On Iraq, Front-Running Dem Senators' Records Match
As leading candidates Hillary Clinton and Barack Obama head into the Nevada caucus, toting their bite-sized campaign slogans - "change," "hope," "experience" - the facts of their Senate pasts have faded from the scene. Though both pledge to end the war in Iraq, Obama has made his antiwar image a centerpiece of his campaign, drawing crowds of young supporters inspired by his initial opposition to the invasion. However, Clinton and Obama's war voting records in the Senate read virtually the same.
"One of the funny dynamics we've seen is Obama's people attacking Clinton by tying her to supporting the war," said Robert Naiman, senior policy analyst and national coordinator of Just Foreign Policy. "But it's hard to say whether there are any meaningful differences between the two of them."
Obama and Clinton have shared the same stance on all major Iraq votes since Obama entered the Senate. These include the approval of over $300 billion in no-strings-attached war funds. The only war spending bill that Clinton and Obama voted against was the 2007 version, which all four Senate presidential hopefuls balked at because a withdrawal timetable was removed from the legislation. A year before, both Obama and Clinton voted against attaching a timetable for withdrawal to war funding.
Beyond spending, Clinton and Obama both voted to confirm key players in the pro-war arena: Secretary of Defense Robert Gates, Secretary of Homeland Security Michael Chertoff and Director of National Intelligence John Negroponte, among others.
So what differentiates the two candidates on the war? Analysts have pointed to their positions on Iran: Clinton voted to declare the Iranian Revolutionary Guard a terrorist organization, while Obama did not, and Obama has encouraged diplomacy between the US and Iran, which, according to Naiman, could significantly aid in the stabilization of Iraq.
However, Obama did not vote against the Iranian Revolutionary Guard measure; he was campaigning in New Hampshire when the vote was taken. And Clinton has spoken out in favor of curbing the president's authority to singlehandedly initiate war on Iran.
It's what happened before Obama's Senate term that dominates the war-record comparison, according to independent foreign policy journalist Allan Nairn, who blogs at newsc.blogspot.com. In particular, Nairn said, Obama is boosted by an antiwar speech he made as a state senator in 2002, criticizing the invasion of Iraq before it began.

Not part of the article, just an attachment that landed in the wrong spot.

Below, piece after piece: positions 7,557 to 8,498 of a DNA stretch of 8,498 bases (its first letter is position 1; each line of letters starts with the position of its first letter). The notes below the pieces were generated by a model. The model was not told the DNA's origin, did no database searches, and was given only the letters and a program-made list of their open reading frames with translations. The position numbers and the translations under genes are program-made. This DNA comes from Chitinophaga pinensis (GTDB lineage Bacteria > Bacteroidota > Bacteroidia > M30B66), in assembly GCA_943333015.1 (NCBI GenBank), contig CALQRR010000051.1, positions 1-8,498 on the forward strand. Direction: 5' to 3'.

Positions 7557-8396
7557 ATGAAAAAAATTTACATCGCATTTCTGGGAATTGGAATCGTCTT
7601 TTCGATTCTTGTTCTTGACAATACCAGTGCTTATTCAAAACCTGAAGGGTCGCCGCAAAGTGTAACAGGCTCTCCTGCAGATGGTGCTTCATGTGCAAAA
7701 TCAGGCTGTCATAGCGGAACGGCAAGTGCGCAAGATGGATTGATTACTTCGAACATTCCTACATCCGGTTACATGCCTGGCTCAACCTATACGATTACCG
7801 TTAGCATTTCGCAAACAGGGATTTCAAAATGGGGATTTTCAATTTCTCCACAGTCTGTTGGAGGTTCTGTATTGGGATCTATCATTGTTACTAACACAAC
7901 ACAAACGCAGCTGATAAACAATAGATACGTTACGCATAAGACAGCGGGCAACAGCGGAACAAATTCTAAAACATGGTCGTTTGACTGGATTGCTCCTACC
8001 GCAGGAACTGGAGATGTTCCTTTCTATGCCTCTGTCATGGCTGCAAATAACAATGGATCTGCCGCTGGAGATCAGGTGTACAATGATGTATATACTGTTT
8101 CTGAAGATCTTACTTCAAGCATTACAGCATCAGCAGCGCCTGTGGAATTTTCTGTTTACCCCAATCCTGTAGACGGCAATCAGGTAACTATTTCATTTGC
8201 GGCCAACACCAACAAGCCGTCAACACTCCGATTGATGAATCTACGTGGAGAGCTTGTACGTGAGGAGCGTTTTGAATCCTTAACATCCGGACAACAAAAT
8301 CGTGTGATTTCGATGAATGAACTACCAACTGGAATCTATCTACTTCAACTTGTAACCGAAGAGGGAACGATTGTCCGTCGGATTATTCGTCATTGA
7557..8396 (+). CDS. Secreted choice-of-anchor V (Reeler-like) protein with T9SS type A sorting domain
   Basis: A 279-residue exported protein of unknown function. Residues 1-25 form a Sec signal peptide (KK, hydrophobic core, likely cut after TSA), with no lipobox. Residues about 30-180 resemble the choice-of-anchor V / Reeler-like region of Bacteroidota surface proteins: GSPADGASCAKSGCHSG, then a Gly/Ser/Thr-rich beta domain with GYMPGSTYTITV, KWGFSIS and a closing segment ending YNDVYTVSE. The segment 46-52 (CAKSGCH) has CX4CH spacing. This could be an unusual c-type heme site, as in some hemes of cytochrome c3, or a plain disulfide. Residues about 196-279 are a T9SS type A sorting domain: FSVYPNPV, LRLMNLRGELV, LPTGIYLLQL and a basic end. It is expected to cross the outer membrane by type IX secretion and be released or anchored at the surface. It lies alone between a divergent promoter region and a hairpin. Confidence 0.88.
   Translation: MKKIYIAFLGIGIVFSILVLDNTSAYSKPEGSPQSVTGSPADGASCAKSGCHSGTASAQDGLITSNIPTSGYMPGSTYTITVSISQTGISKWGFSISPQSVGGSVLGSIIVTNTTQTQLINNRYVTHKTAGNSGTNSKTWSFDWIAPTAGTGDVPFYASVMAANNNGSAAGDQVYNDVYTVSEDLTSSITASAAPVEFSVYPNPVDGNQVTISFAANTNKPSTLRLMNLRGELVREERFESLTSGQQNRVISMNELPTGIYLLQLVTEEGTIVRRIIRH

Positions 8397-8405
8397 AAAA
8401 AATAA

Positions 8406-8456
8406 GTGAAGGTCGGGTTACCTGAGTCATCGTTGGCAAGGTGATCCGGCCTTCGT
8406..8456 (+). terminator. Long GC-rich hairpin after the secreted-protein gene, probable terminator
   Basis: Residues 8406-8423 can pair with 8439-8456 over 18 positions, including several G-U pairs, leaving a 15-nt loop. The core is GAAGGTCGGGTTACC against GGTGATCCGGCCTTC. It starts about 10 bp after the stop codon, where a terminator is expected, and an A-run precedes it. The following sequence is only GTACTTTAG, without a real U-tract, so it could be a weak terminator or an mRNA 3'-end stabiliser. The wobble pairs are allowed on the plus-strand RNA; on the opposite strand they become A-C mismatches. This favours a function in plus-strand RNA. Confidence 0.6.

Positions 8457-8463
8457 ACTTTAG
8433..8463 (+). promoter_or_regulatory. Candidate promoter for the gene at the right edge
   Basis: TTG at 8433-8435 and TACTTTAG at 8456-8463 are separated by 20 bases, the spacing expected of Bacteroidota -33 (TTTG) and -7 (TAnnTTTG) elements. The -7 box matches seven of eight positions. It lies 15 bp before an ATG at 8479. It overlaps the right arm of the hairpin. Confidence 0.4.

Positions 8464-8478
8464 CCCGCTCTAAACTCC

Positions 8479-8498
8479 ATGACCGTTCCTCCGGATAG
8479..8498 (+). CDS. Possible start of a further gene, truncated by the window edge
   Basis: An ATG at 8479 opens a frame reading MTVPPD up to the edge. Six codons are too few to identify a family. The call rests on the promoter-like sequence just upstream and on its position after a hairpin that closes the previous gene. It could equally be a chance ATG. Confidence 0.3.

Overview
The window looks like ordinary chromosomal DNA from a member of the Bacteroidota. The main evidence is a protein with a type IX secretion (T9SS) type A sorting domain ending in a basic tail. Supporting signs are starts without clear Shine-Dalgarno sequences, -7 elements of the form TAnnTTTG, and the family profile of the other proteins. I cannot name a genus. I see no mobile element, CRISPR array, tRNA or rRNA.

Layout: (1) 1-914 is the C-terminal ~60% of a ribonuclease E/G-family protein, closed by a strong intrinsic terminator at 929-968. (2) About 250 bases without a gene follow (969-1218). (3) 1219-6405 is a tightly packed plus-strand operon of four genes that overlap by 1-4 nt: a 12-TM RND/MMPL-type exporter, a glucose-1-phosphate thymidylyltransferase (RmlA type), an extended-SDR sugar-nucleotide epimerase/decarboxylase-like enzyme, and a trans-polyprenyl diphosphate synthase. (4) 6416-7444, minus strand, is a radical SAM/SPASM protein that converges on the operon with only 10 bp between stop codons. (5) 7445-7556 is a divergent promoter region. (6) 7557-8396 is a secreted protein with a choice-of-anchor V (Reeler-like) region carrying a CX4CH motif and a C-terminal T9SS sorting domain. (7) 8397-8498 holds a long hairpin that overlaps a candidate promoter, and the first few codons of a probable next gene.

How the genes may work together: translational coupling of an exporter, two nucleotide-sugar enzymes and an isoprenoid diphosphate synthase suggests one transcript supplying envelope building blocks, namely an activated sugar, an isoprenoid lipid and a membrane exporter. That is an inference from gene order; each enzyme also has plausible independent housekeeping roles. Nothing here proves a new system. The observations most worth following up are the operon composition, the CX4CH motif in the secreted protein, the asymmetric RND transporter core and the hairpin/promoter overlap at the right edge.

"That's the one thing that sets them apart," Nairn said. "That speech."
What They Say They'll Do
Both front-runners propose to begin withdrawing troops "immediately." This pledge for an initial withdrawal, though, would essentially continue status quo policy, and in itself is "not very meaningful," according to Naiman. Troop levels will be falling anyway as the surge ends.
Beyond that, the Obama campaign's Iraq proposal centers around a 16-month goal for bringing all "combat troops" home. It would leave troops in Iraq to protect the American embassy and execute "targeted strikes" on al-Qaeda. The "targeted strikes" language echoes a redeployment bill that was blocked by Republicans in the Senate in November. (Both Obama and Clinton voted to allow that bill to move forward.)
Obama's plan has the potential to efficiently end the war, although not as quickly as it could be ended, according to Stephen Zunes, a professor of politics at the University of San Francisco who also serves as the Middle East editor for Foreign Policy in Focus. He maintains that the key question is how the phrase "targeted strikes" is interpreted.
"In Obama's case, I'm guessing that it would be an option used only rarely - such as taking out a recently discovered bomb factory or a particularly notorious foreign cell responsible for terrorism - and not a cover for going after insurgents in general," Zunes said. "These would be small, hit-and-run, special-forces kinds of missions, not major ground offensives or sustained bombing campaigns."
However, the plan's open-endedness leaves some analysts skeptical. Calling for some troops to remain in Iraq without a date for withdrawal leaves open the possibility of a long-term presence. "Targeting al-Qaeda" is in itself a fuzzy proposition, leaving the location and extent of a possible attack ambiguous. Moreover, according to Nairn, allowing an unspecified number of soldiers to remain for embassy protection is grounds for concern.
"The embassy in Iraq is going to be the biggest embassy in the world," Nairn said. "Just protecting that vast complex could require a fairly substantial number of troops." Obama's plan does not specify the future of the more than 180,000 US-paid private mercenaries positioned in Iraq.
Clinton's plan similarly allows for an extended presence in Iraq and excludes mercenaries from the redeployment equation. Her proposal differs from Obama's in that it does not identify a goal date for withdrawal. It states that upon entering office, in addition to "immediately" beginning to bring troops home, Clinton would direct her advisers to draw up a withdrawal plan based on conditions at the time.